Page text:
On Monday, the Justice Department withdrew its Obama era objection to Texas’ draconian voter ID law, claiming that the Department, now under President Trump and Attorney General Sessions, no longer believes the law was passed with discriminatory intent.

The law in question required individuals to show a limited selection of government issued photo identification when they went to vote. The approved IDs included military IDs and concealed handgun carry permits, but forbade employee photo IDs and university photo IDs. The Obama administration and lawyers suing the state argued that the law purposely privileged forms of identification that were more likely to be held by white voters and excluded those more likely to belong to people of color.

In July, the US Court of Appeals for the Fifth Circuit, the most conservative federal appeals court in the country, ruled that the law is racially discriminatory, and disproportionately hinders the ability of African American and Latinos to participate in the political process. The appeals court sent the case back down to the district court to rehear the argument of discriminatory intent, the same district court that had previously ruled that the law was not only racially discriminatory, but in fact intentionally designed to discriminate against minorities.

That rehearing is scheduled to take place Tuesday, February 28 in Corpus Christi, Texas. The case will proceed despite the Justice Department withdrawing its claim because there are many other parties involved in the lawsuit including Texas voters who had actively been denied the right to vote. One of the plaintiffs, Floyd Carrier, “was well-known to election workers at his polling place, but was not offered a provisional ballot and was not permitted to cast a vote.” Another plaintiff did not have access to the $42 it would have cost her to procure her birth certificate from the state of Mississippi, excluding her from being able to vote.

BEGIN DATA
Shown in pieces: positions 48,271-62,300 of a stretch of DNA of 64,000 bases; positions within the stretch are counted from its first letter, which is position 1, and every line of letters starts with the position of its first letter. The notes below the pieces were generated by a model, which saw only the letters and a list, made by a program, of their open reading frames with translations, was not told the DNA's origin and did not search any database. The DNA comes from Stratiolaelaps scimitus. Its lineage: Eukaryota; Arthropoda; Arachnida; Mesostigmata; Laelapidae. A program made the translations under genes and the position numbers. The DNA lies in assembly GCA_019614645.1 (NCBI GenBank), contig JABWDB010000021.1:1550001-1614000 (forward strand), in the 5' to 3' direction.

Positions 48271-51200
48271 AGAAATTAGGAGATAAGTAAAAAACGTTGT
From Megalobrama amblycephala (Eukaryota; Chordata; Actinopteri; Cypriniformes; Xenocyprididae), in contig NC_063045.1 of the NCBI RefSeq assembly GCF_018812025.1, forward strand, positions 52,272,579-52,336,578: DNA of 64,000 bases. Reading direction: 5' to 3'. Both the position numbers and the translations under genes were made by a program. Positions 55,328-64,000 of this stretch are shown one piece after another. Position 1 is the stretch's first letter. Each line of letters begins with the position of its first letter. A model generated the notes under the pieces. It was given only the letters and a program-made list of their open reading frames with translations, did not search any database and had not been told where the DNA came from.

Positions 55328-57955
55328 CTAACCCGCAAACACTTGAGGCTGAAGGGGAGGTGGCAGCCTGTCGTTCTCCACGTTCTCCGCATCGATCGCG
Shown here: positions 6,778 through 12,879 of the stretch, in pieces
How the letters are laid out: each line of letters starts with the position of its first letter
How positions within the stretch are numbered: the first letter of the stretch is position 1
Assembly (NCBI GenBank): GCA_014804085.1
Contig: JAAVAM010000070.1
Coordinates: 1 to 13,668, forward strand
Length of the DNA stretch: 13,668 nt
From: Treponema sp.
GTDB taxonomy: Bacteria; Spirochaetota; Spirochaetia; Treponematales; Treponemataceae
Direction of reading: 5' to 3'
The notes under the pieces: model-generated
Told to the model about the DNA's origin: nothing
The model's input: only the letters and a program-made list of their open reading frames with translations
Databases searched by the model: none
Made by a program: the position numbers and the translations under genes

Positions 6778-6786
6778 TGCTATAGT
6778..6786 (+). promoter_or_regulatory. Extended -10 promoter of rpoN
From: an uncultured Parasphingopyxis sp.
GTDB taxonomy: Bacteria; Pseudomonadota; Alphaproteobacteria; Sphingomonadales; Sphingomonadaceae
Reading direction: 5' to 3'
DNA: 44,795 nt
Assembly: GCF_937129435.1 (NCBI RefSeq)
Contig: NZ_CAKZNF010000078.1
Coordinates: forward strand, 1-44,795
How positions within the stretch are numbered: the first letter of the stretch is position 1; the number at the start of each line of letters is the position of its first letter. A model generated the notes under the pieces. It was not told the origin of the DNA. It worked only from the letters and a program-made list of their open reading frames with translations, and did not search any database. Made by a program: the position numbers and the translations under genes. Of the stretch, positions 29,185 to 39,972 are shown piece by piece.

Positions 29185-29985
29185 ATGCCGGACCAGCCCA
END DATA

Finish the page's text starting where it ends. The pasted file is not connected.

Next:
In September, after a court had already blocked the voter ID law from going into effect before the November elections, Texas had to be placed under court supervision when it was found that the state was purposely disseminating false voter ID requirements in the press and on official voting materials. The US District Court and the Justice Department under Obama found that Texas not only actively misled the public as to who is eligible to sign affidavits in lieu of IDs, but in some cases, election officials outright lied about there still being a strict ID requirement in place.

The move by Trump’s Justice Department is of little surprise following the confirmation of Attorney General Sessions, who has been a consistent supporter of discriminatory voter ID laws. Sessions, who was previously accused of prosecuting black citizens on phony charges of voter fraud, once called the Voting Rights Act “intrusive” and celebrated when it was heavily deconstructed following the Supreme Court ruling in Shelby County v. Holder, the case that allowed Texas to pass their voter ID law in the first place.

This is the second time in the last week that the Justice Department has withdrawn civil rights positions previously held by the Obama administration. Last week, the president rescinded protections that allowed transgender students access to whichever restroom corresponded with their gender identity as a condition of the education equity guaranteed under Title IX. The Supreme Court is scheduled to hear oral arguments on a case over this exact issue at the end of March.

Media Resources: New York Times 2/27/17; CNN 2/28/17; Feminist Majority Foundation 7/21/16, 9/27/16, 1/11/17, 2/23/17;

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